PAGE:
“When two tigers fight, one is injured and one is killed.”
There is an adage that when two armed men encounter each other, there will be one of three results:
- One man dies, and the other man goes home
- One man dies, and the other man goes home–and dies
- Both men die
There is a fourth possiblity… and it is that both men can agree not to fight. And that fourth possiblity is the only guarantee that one will live between the two. The chances are too great–however–that either one or both will be severely injured. Whether the weapons used are sharp, not-too-sharp, heavy blunt object, or not-too-heavy blunt object–you or your opponent may still suffer injury or death. When approaching mutual combat, one must always weigh this possiblity strongly.
Self-defense programs must differentiate true self-defense from mutual combat; they are not the same–nor are they equal. In true self-defense, I would add a third option to the stop-me-or-I-stop-you philosophy used by many FMAers: I kill you. When you are attacked and you do not know your attacker, I would call this “true self defense”. Regardless of the venue–a bar, your home, at work, outside of a bank, a robbery, an aggravated assault, an argument with a stranger, a car accident–when you do not know your opponent, I believe that killing your opponent is somewhat justified because you do not know what sort of danger you are really facing. Now, if you can stop your opponent short of giving him brain damage or plunging a pair of scissors in his eye, then do it. Break his leg or his collar bone, knock him out, choke him into unconsciousness. In fact, by injuring an opponent this way, you are actually saving your opponent from sure death by allowing him an out. However, you often will not have this kind of control over your situation and there is the option that you may have to seriously hurt your opponent to stop him. I would rather be put on trial for going too far in self-defense than prayed over at my own funeral.
The other end of the spectrum is mutual combat. This is where you know your opponent and a fight occurs that could have been avoided. And that is why I call this “mutual” combat. You most likely knew there was a touchy situation that led to the fight. Perhaps you were angry, your opponent was angry… Or maybe you did not know your opponent but a verbal escalation occurred before the attack. In any case, mutual combat occurs when you are not surprise attacked and you are aware that you are not the victim of an attempted murder. In this situation, death that is caused by accident, negligence or effort is wrong. And excuse me for bringing religion into this discussion–but God’s word states that when a man kills another, his life is required of him. It is only right, by accident or intent, that a killer is punished. Not in cases of self-defense, I must emphasize; but any man, trained or not, has a duty to avoid a fight. And I obligate any man who has a potential altercation with a known opponent to avoiding the fight at all costs.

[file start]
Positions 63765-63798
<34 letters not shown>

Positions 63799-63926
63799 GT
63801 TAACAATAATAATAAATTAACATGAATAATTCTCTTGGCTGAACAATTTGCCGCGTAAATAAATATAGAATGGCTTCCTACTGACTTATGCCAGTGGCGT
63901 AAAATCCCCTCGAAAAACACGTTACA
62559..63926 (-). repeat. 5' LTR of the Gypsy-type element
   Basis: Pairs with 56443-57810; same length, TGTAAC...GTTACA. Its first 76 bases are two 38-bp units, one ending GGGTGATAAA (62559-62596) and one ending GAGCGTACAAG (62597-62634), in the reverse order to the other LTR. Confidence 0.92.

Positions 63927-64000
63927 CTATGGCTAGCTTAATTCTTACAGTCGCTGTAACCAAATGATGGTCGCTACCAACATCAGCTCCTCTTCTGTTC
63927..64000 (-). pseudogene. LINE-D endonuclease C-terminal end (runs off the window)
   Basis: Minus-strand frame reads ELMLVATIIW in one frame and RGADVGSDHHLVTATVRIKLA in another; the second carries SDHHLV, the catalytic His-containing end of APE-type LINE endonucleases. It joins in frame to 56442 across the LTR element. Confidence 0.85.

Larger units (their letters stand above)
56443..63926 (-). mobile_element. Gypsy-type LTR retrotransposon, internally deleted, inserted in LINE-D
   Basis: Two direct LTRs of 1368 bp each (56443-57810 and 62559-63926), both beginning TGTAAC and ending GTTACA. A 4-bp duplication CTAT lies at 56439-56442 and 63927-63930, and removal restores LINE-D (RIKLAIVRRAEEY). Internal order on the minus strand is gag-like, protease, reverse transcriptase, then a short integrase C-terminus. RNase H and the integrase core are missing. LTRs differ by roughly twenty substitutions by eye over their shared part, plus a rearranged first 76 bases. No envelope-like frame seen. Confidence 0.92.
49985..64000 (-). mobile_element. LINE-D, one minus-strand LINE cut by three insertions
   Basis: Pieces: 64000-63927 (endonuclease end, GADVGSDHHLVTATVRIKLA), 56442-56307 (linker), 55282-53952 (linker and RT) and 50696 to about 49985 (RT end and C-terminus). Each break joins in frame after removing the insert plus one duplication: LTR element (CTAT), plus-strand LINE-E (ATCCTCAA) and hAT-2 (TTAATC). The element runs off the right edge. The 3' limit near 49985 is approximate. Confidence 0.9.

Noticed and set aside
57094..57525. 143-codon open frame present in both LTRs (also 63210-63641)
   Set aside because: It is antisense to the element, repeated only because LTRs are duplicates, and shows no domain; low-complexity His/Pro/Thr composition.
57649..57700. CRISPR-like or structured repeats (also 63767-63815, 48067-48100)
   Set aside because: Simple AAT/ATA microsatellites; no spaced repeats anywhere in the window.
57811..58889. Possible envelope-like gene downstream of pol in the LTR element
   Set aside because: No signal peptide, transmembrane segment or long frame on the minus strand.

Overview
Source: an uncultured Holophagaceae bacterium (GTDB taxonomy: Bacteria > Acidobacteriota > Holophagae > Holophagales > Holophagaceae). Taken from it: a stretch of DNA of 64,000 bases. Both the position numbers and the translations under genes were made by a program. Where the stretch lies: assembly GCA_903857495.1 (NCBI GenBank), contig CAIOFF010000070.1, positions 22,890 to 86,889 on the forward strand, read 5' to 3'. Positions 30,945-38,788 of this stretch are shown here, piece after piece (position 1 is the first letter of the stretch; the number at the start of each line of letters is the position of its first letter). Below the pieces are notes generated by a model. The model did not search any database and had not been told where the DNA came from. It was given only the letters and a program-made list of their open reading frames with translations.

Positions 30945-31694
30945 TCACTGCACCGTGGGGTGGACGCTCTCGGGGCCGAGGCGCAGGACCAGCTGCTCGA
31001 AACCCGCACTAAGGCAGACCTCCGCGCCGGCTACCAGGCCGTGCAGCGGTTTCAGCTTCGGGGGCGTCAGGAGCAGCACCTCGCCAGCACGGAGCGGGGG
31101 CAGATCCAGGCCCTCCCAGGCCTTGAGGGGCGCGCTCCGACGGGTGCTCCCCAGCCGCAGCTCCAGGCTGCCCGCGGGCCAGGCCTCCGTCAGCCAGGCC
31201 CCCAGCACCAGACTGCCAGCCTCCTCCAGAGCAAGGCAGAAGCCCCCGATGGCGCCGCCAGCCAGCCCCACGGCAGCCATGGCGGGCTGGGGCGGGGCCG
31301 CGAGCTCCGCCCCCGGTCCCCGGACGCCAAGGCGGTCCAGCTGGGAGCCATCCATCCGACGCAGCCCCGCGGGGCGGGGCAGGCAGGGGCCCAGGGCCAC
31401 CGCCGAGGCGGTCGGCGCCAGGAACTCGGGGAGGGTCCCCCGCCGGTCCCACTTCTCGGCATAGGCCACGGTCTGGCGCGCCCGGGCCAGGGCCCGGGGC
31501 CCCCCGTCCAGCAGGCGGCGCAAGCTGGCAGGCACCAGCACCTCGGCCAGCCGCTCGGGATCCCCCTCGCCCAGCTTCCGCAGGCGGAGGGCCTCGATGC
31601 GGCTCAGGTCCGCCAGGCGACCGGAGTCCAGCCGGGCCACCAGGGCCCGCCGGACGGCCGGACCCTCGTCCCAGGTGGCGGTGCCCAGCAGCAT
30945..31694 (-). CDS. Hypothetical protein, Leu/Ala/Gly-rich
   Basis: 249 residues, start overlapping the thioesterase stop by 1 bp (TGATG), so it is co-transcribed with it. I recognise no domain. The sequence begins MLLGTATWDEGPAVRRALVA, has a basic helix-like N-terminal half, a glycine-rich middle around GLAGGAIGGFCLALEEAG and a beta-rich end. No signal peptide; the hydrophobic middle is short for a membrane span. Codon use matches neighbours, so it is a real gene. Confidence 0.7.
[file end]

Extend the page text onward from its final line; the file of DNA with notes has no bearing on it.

Going into the mutual combat situation is also very dangerous, regardless of how trained you are. The greatest fighters have all been taken down by lucky punches, and when you are fighting due to anger or fear your reflexes are off. How many articles have you seen where two untrained combatants fight and one dies? Too many, that’s how many. One can die from the punch alone, a medical condition unknown to either men, the fall, an object on the ground. And I am not speaking just of your opponent–but you, sir. Every man reading this blog can be killed by a lucky punch. Is your life worth collecting a debt on some jerk flirting with your wife? Or someone playing his music too loud? Or a family member blurting out an embarrassing secret? How would you feel if you punched a friend out of anger because he’d had too much to drink… and it killed him?
Every combatant–trained or not–has this potential. As a martial arts teacher you must never neglect to make sure your students understand this very real and very wise saying.
Thank you for visiting my blog.